Secretary of State Dianna Duran pleaded not guilty on Tuesday to 64 counts related to using campaign finance money for her personal use, including fraud and money laundering charges.
Duran appeared in person in district court in Santa Fe. She was released on her own recognizance.
The courtroom was mostly empty, with a crowd of about 15 people, mostly media, watching from monitors in the hallway.
Duran’s attorney asked to court to dismiss 15 of the 64 charges based on reasons ranging from the location of the hearing to how the New Mexico Attorney General filed the charges.
First Judicial District Court Judge Glenn Ellington ultimately denied the motions to dismiss the charges.
An assistant attorney general, who was representing the state asked the court to deny Duran the ability to leave the state, have access to public funds and to have no contact with potential witnesses.
Ellington ultimately said Duran could leave the state on official business with the permission of the court. Duran will not be permitted to drink alcohol. She is allowed to speak with members of her staff with the condition that she does not speak about her case.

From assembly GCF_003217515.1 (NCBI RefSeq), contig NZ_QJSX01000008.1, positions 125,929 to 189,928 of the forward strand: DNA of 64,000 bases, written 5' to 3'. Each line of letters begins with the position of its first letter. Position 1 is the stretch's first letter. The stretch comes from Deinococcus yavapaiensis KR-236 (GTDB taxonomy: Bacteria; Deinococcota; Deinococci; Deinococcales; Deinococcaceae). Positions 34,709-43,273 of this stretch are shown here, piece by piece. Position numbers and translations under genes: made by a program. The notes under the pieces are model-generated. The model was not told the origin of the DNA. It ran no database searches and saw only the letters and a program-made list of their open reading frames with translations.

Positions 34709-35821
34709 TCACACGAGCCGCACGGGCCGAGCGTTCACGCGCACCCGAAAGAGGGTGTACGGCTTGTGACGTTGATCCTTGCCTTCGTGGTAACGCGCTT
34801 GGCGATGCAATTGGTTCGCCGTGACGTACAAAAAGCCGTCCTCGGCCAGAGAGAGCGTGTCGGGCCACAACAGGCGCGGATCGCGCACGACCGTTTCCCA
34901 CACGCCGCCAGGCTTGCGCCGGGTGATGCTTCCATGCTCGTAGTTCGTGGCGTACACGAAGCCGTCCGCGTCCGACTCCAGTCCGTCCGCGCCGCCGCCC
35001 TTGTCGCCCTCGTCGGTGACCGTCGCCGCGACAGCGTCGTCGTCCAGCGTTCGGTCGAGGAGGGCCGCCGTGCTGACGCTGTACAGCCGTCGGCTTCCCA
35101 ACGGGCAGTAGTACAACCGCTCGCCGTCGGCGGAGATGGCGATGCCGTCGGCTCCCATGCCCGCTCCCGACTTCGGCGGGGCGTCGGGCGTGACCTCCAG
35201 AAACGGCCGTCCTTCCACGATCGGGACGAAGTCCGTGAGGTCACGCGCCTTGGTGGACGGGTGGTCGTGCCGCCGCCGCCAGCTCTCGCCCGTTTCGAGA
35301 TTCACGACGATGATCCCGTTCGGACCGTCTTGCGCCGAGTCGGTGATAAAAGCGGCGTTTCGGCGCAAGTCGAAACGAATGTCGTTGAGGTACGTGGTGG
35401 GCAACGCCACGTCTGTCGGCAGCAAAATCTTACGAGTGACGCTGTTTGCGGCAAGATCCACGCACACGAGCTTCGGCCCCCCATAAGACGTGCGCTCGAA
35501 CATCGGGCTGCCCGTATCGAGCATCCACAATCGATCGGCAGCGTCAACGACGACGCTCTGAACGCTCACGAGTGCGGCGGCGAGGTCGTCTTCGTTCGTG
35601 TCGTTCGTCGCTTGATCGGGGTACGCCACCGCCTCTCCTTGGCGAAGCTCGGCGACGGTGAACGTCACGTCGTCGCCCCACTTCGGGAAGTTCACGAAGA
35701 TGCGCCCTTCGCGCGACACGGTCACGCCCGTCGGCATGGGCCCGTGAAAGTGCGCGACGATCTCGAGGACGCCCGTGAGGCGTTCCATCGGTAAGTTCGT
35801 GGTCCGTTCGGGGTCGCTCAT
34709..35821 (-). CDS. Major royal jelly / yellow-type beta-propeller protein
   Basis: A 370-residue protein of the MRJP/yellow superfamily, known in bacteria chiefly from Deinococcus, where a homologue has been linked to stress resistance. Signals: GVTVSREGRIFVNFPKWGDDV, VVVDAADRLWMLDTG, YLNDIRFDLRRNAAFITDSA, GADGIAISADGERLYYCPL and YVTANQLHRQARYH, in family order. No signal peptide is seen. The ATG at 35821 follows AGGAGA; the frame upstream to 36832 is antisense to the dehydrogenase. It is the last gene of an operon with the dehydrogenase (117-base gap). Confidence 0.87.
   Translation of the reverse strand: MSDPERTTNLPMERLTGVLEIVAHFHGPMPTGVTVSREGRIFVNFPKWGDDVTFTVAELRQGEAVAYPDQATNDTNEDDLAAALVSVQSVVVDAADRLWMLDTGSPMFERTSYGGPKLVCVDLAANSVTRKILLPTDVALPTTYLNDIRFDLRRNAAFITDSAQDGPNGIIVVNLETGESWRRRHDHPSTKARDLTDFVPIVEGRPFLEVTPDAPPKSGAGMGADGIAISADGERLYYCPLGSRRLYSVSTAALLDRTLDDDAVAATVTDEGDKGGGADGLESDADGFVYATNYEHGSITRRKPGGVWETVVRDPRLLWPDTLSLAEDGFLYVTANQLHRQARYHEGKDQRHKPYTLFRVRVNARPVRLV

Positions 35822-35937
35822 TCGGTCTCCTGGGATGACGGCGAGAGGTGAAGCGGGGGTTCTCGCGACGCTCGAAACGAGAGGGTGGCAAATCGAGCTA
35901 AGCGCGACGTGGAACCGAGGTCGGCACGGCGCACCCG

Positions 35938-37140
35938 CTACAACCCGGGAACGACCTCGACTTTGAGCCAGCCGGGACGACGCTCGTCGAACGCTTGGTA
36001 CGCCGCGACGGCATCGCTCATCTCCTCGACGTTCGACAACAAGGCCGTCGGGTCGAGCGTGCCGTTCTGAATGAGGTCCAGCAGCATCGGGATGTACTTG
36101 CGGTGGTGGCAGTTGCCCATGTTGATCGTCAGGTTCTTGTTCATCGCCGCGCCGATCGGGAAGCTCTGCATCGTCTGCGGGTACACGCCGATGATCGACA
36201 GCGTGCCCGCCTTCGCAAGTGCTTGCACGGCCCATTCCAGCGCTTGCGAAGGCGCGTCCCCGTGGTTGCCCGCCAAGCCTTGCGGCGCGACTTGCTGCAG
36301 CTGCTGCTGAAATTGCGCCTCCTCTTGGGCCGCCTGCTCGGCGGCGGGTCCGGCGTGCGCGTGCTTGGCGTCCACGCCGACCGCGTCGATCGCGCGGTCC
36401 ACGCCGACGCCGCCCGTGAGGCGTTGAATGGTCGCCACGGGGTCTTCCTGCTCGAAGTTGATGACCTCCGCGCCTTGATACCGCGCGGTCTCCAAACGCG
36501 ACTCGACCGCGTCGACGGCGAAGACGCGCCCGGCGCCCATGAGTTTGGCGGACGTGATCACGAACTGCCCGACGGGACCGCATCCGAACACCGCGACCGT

The next hearing is scheduled for October 23.
After the hearing, Duran left the courthouse just as she arrived, quietly and mostly unnoticed. Duran made no comment to the media.
The Attorney General’s office did not comment to media either.
It was the first time that Duran was seen in public since charges were filed against her two weeks ago. After New Mexico Attorney General Hector Balderas announced the 64 charges related to misuse of campaign finances, Duran was not present in her office, but her staff maintained that she had kept in contact with the office and remained involved in day-to-day operations.
Many have since called for Duran to resign from her position, and Democratic lawmakers called for the House to start impeachment proceedings. Two weeks ago, Speaker of the House Don Tripp, R-Socorro, announced the members of a special committee to consider impeachment.
The Legislative Finance Committee is scheduled to discuss funding for the special committee later today.
No statewide elected official has ever been impeached.
At the same time as Duran’s hearing, the Legislative Finance Committee voted to approve funds that will pay for the special committee made up of Democratic and Republican representatives. The committee would decide whether or not the full House should vote on impeachment. If the House votes to impeach, the full Senate could sit as a jury in a trial to remove Duran from office.
New Mexico Political Report spoke with Rep. Gail Chasey, D-Albuquerque, one of the impeachment committee’s co-chairs. She said she wasn’t sure exactly how the meetings would be structured, but was confident that the first meeting would be open to the public.
Update: Added that the office of the Attorney General did not comment.
Correction: This piece originally referred to an assistant attorney general as assistant district attorney. We regret the error.